But while the Greeks were doing that, Romans were having yet another huge day on their side of the world all in honor of their Goddess Vesta who happened to be the Goddess of fire, hearth and home. Remember me telling you sometime back about the Vestal Virgins? Same deal, which goes to show you just how important this Goddess and her priestesses were and how it must have crushed many when Christianity drove them out of Rome.

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Friday belongs to Frigga or Venus—Goddess of Love and Transformation.

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Fridays are excellent days to deal with matters or magical spells & rituals concerning…

Family life, friendship, growth, harmony, love, romance, passion.

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Planets & Elements

Venus and the element of Earth

C.H. SCARLETT
~
www.chscarlett.net

~

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Ancient Calendar: Relationships & Peace: July 4, 2010

HAPPY JULY FOURTH TO EVERYONE IN THE AMERICAS!!!!!

Wishing you the best!

Today in Ancient History, a great festival would have been held in Rome, all in honor of their Goddess of blissful relationships, Concordia. That’s right, if someone wanted their relationship to run more smoothly, or wanted happy relations period, they might call upon the Goddess. But whether they wanted it or wanted to keep it, nearly all of Rome would honor her today. In fact, her shrine which was constructed during the year of 367 BCE was smack dab in Concordia, the meeting place of the Senate. Yeah, i suppose they would want to get along as well, hu?

Now, in order to seal the deal on happiness and or harmonious relations, Rome would have also honored Pax, their Goddess of peace, who was another version of the Greek goddess Eirene. After all, you can’ get along with other people if you don’t have some peace, right?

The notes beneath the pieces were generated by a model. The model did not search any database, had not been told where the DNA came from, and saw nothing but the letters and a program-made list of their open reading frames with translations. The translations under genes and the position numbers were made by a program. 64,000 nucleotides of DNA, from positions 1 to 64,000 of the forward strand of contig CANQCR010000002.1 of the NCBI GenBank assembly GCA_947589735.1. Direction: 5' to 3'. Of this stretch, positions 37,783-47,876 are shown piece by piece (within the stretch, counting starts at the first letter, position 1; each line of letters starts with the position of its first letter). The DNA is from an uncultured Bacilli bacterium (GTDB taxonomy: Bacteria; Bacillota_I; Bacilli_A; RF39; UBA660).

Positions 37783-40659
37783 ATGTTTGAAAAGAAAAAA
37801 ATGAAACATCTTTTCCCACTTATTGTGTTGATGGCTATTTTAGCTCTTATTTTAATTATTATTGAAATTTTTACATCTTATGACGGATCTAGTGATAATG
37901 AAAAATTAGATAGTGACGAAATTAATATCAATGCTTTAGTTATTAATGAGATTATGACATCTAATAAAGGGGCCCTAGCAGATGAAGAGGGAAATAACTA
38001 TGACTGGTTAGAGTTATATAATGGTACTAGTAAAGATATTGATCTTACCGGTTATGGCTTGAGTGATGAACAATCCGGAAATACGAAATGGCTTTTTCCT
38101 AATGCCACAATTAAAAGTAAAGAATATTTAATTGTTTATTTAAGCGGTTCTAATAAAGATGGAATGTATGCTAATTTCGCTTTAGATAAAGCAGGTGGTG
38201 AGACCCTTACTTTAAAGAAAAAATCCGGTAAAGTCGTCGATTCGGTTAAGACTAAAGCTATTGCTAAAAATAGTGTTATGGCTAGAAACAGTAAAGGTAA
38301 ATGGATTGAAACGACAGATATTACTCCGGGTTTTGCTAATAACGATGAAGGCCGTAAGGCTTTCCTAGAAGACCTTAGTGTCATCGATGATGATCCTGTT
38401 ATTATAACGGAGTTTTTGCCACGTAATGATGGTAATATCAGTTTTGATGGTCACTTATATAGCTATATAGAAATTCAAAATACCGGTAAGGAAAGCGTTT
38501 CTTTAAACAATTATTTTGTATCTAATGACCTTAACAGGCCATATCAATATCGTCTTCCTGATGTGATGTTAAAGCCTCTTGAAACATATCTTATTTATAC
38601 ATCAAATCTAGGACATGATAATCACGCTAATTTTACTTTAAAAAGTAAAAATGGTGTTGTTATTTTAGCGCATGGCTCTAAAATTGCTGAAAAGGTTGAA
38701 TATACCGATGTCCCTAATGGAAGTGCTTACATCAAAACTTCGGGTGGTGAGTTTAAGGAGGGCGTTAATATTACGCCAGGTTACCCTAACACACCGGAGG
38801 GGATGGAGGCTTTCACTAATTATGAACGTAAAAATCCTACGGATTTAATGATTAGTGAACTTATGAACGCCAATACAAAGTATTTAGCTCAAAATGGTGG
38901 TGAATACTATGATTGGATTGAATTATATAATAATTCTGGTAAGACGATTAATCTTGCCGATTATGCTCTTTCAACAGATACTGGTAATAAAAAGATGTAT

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C.H. SCARLETT
~
www.chscarlett.net

~

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Ancient Calendar: June 22, 2010

One of the Greeks favorites was the woodland Pan. This God was envied and highly celebrated. So it comes of no surprise that today was just one more day in their calendar honoring him.

Pan kept to the meadows and forests. He traveled with his own entourage of Nymphs during the evening hours. Pan was famous for his sexual encounters and exploitations. Pan in his day was the equivalent of a rock star in ours.

Pan had the legs and hoofs of a goat, plus the horns of one. In fact, many believe that he was so popular–being one of the oldest gods of the Greek pantheon, that the Christians used his image to form their artistic version of Satan.

C.H. SCARLETT
www.chscarlett.net

Wyntress Nyght’s Supernatural Crack :

Published by Noble Romance Publishing–Dare to be Different!

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Ancient Calendar: June 19, 2010

Today, in Ancient History, the Greeks had a festival titled The Day of All Heras. While later, Greek writers and powers that be tried to make Hera as a jealous Goddess who would only protect the women who did not have an affair with her husband, Zeus, I went digging awhile back and found a different side of her.

Extra info taken from:

Ancient Calendar: June 12, 2010

Hera, being the so-called jealous wife of Zeus—since he couldn’t keep from messin’ around.

However, with a little research, I dug up some things not so common in popular myth.

Hera, believed to be the same as earlier Goddesses predating Gods, was believed to have originated in early Aegean civilizations (along with Rhea–pre Hellenic).

Queens who ruled by her name, carried the title Hiera "Holy One."

According to Barbara G. Walkers "The Woman’s Encyclopedia of Myths & Secrets", Hera was originally the Mother of the Gods, subordinate to no one, and a Great mother who made kings AND gods. In fact, Zeus was not as ancient as she, but that would be changed once writers began to pen something different.

It wasn’t until Greek Authors attempted to make a male deity older and stronger—Zeus, that Hera became a jealous wife and woman. The arguing between Hera and Zeus seems to be symbolic of the arguing between the cults of that time–patriarchal & matriarchal–who battled over the truths of Hera and of other gods & goddesses.

As a trinity, she was Hera, Hebe, and Hecate. (Representing the moons–New, full, and old– Virgin of Spring, Mother of Summer, destroying Crone of Autumn.

Hera spread through Europe and even the Saxon’s made worship of her at Heresburg (Hera’s Mount) known to be the phallic column of the world.

Some sources claim Hera’s name may have meant He Era, the earth.

 

C.H. SCARLETT
~Casey~
www.chscarlett.net

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While doing a crossword puzzle…